Train yourself in godliness, for, while physical training is of some value, godliness is valuable in every way, holding promise for both the present life and the life to come.
1 Timothy 4:7b-8
It was the moment I had to finally face that I was addicted. It happened as I had just placed my order at a fast food restaurant and realized I had left my smart phone at home. What was I going to do without my smart phone? How would I while away the next minute or two without my smart phone? It would mean not checking the news I had checked ten minutes earlier. It would mean not checking for new emails. It would mean not scanning my favorite blogs. I would be reduced to having to read the calorie content on the menu items.
Really now, what was I to do without my smart phone? Could I pray? Could I meditate? Could I practice the presence of God? Could I be present to the person next to me? Or, could I, as the psalmist enjoins, “Be still”?
But in that hapless moment without my smart phone I remembered something I had read in Cal Newport’s important book Deep Work: Rules for Success in a Distracted World. Newport is an associate professor of computer science at Georgetown University who investigates how technology is rewiring our brains. With empirical research to back him up Newport asserts:
“Once your brain has become accustomed to on-demand distraction…it’s hard to shake the addiction even when you want to concentrate. To put this more concretely: If every moment of potential boredom in your life — say, having to wait five minutes in line or sit alone in a restaurant until a friend arrives — is relieved with a quick glance at your smartphone, then your brain has likely been rewired to a point where, like the ‘mental wrecks’ [in cited research] it’s not ready for deep work — even if you regularly schedule time to practice this concentration.”
It was in that fast food moment I faced my addiction to “on-demand distraction”, the possibility that the smart phone and Internet were rewiring my brain. If continued, I would lose my capacity for the “deep work” of scripture reflection, sustained prayer, being still with God, and the serious discipline that all the spiritual disciplines require. Rather than using technology, I was being used. Bit by bit, byte by byte, my brain was being rewired by the dopamine fix it got by going to twitter, emails, texts, social media and the latest in late-breaking news. My gray cells’ capacity for doing deep work was being eaten by what Newport calls “shallowness”. “Spend enough time in a state of frenetic shallowness”, Newport warns, “and you permanently reduce your capacity to do deep work.” I don’t want to be a shallow Christian, a shallow husband, father, or friend!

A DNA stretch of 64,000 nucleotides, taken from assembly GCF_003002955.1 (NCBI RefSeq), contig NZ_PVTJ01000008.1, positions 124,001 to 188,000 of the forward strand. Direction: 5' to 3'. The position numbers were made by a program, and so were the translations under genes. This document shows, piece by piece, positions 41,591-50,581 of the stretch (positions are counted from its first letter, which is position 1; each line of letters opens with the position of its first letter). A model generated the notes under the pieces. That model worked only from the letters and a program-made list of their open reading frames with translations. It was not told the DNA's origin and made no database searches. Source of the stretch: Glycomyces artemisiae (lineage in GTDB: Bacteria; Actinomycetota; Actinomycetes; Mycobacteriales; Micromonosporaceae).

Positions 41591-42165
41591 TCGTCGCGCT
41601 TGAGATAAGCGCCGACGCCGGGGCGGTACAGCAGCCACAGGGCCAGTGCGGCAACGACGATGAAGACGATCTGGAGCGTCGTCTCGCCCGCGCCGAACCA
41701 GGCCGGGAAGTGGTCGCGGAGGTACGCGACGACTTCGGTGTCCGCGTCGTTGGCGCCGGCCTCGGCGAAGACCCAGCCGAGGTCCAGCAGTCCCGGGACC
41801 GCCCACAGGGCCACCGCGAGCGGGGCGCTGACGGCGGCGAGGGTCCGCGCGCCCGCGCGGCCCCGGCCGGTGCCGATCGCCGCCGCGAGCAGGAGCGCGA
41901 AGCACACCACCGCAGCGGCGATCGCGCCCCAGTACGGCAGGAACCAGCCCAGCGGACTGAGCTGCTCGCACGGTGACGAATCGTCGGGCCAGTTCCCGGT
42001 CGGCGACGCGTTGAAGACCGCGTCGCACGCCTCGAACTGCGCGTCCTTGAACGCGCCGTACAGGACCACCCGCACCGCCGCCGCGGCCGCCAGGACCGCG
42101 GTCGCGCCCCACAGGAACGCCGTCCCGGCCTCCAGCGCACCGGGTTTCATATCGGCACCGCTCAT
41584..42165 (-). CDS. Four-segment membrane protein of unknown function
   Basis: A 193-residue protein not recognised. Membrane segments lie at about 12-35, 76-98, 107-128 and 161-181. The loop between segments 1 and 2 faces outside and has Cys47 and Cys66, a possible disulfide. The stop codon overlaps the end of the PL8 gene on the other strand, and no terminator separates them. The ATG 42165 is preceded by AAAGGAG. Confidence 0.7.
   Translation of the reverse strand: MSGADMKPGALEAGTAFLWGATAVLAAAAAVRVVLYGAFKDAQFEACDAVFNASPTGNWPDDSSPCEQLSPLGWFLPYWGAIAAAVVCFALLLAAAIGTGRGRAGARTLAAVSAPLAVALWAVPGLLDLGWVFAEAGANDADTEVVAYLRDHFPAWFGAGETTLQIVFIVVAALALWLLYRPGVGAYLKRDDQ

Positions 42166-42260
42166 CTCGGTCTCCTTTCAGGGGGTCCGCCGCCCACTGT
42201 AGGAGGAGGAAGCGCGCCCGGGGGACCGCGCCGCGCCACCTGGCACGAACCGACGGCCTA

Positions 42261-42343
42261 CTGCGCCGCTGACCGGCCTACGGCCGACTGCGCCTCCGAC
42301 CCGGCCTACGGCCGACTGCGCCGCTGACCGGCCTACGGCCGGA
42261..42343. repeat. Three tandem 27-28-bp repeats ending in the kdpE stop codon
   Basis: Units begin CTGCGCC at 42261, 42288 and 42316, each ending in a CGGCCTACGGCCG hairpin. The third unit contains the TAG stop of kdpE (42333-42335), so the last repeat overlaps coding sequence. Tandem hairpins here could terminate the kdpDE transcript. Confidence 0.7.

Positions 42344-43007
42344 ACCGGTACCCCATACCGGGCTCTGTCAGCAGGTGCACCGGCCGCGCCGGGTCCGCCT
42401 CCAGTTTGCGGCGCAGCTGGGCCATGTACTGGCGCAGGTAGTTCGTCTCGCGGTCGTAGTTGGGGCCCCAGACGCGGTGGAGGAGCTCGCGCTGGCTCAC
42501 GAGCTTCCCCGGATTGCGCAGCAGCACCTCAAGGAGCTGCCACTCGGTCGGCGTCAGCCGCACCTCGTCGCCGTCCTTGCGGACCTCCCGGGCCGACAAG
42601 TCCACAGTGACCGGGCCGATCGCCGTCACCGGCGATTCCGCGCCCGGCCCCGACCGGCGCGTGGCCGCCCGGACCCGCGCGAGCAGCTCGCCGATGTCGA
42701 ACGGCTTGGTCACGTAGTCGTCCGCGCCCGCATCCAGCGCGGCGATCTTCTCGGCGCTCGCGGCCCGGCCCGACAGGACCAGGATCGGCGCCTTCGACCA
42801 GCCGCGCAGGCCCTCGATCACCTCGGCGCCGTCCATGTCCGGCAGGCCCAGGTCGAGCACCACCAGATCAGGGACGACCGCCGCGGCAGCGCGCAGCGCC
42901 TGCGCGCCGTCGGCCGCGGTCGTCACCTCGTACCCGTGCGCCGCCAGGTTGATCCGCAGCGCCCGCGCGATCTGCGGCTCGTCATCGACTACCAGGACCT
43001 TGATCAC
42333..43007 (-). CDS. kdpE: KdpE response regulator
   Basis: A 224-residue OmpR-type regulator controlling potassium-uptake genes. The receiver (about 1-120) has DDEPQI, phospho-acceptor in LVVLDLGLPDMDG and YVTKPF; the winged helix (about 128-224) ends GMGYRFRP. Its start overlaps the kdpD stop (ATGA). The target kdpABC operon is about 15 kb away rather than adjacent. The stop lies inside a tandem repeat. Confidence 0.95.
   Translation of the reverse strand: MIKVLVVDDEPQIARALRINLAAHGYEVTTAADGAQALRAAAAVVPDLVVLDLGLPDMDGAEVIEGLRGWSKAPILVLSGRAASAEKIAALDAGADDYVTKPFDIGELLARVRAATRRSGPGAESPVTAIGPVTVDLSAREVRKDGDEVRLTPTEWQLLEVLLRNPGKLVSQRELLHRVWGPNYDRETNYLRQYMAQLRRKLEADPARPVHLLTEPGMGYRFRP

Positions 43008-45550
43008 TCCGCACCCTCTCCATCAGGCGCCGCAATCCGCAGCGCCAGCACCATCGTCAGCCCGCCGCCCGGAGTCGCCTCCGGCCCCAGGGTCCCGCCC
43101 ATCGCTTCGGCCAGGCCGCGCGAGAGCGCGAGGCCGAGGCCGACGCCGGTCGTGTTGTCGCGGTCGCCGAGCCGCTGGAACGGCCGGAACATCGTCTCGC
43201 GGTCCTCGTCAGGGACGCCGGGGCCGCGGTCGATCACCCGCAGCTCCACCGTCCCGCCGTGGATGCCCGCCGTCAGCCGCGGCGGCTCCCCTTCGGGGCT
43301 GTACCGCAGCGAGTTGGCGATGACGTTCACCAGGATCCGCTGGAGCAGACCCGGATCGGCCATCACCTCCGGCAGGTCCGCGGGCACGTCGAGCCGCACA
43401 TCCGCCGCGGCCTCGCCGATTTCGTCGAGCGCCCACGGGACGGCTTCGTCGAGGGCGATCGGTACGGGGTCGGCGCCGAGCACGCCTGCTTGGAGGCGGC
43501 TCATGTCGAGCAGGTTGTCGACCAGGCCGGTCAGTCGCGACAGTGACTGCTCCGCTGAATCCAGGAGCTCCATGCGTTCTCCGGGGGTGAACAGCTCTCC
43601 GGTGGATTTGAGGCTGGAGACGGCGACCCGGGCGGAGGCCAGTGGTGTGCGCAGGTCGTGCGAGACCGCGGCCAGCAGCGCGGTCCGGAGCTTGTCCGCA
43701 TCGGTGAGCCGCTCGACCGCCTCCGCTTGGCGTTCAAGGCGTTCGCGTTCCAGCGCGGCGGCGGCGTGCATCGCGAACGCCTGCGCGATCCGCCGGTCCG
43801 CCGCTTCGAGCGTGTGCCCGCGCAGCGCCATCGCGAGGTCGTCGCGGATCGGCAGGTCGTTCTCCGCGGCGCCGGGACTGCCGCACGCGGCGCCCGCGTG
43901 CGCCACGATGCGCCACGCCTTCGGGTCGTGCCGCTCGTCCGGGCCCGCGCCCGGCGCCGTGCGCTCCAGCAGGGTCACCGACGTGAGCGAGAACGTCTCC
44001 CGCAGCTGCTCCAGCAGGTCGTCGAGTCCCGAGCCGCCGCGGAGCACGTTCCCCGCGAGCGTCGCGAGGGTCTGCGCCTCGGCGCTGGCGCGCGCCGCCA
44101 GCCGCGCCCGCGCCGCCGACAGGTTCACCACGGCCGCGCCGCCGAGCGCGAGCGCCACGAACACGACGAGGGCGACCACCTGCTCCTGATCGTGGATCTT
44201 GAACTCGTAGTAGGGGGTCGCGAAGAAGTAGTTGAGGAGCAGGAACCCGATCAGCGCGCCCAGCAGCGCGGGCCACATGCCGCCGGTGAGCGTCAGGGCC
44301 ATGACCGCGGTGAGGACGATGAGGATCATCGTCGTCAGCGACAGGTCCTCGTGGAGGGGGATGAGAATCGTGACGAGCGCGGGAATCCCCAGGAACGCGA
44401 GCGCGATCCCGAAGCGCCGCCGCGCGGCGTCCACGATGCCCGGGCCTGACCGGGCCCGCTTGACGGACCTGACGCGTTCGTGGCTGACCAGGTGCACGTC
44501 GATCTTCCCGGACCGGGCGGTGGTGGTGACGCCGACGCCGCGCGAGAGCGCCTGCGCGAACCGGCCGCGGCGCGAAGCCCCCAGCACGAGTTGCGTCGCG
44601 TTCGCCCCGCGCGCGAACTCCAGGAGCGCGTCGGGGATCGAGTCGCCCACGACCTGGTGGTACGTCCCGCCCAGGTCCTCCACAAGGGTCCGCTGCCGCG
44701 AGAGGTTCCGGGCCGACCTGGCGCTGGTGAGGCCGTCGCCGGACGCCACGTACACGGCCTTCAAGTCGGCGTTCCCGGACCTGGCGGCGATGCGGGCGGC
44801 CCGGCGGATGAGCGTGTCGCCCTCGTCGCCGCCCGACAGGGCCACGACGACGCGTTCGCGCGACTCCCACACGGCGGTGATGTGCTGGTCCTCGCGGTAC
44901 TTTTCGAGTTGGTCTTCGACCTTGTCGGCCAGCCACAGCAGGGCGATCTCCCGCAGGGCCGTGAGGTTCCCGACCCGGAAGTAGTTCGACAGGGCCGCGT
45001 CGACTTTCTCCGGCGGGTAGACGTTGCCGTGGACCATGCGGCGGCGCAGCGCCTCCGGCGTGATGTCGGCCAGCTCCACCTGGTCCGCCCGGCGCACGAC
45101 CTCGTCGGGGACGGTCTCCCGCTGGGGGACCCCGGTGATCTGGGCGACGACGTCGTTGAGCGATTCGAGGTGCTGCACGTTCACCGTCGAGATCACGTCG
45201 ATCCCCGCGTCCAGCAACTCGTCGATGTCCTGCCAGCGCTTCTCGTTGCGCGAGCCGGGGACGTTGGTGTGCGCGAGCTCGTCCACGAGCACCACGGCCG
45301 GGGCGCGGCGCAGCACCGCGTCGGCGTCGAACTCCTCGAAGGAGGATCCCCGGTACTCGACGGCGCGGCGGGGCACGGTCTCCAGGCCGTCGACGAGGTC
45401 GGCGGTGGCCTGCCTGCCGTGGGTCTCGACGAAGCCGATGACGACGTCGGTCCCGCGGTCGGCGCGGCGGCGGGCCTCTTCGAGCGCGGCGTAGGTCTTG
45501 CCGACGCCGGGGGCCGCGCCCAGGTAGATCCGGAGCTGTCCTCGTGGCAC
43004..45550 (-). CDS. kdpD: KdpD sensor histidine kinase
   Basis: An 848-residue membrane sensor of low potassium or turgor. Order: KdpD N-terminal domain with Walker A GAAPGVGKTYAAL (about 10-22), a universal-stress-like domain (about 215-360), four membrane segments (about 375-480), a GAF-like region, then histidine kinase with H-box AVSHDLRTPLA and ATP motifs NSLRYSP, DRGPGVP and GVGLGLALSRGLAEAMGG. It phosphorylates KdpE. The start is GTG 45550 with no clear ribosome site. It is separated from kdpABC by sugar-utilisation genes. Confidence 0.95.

That fast food moment led to today’s scripture. Here the apostle Paul calls on us to step up, to do the serious spiritual training required to be godly: “Train yourself in godliness…” It’s a striking Greek word Paul uses in calling on us to “train”. It is the word gumazo, which denotes rigorous, strenuous training. It was the kind of training Paul saw in the Greco-Roman gumnasia of his day. It is the origin of our word “gymnasium”. If that conjures up the image of lots of sweat and some sore muscles, then you get the picture of the serious training Paul has in mind.
Paul does allow in today’s scripture that “physical training is of some value.” So hats off to all of you on your treadmills, trips to the gym, and Pilates! But Paul reminds that even of more value is training in godliness that “is valuable in every way.” Because serious training in godliness holds “promise for both the present life and the life to come.”
I felt Paul pressing hard on me that day in the fast food restaurant: “Train yourself in godliness.” I want to guard against the deadly shallows of shallowness and start rewiring my brain again for the deep work following Jesus demands. Admittedly, my smart phone and the Internet can be very helpful, but I must rein in my use of them. Here’s what I plan to do:
- Set aside one day a week to be unplugged and as free as possible from my addiction to the Internet and smart phone.
- Create a physical space where I put aside high-tech devices as a way of saying to God and others, “I am present to you.” Those devices remain there for the evening unless I have some “good reason” to access them.
- Listen to music or silence when I drive in the car rather than always listening to news or talk radio.
- Resist the urge to check my smart phone when I wake up in the morning or during the night.
- Go for a walk. Read a poem. Talk to my wife.
- Frequently recite the following rewording of Psalm 46:10
Be still and know that I am God.
Be still and know that I am.
Be still and know.
Grace and peace,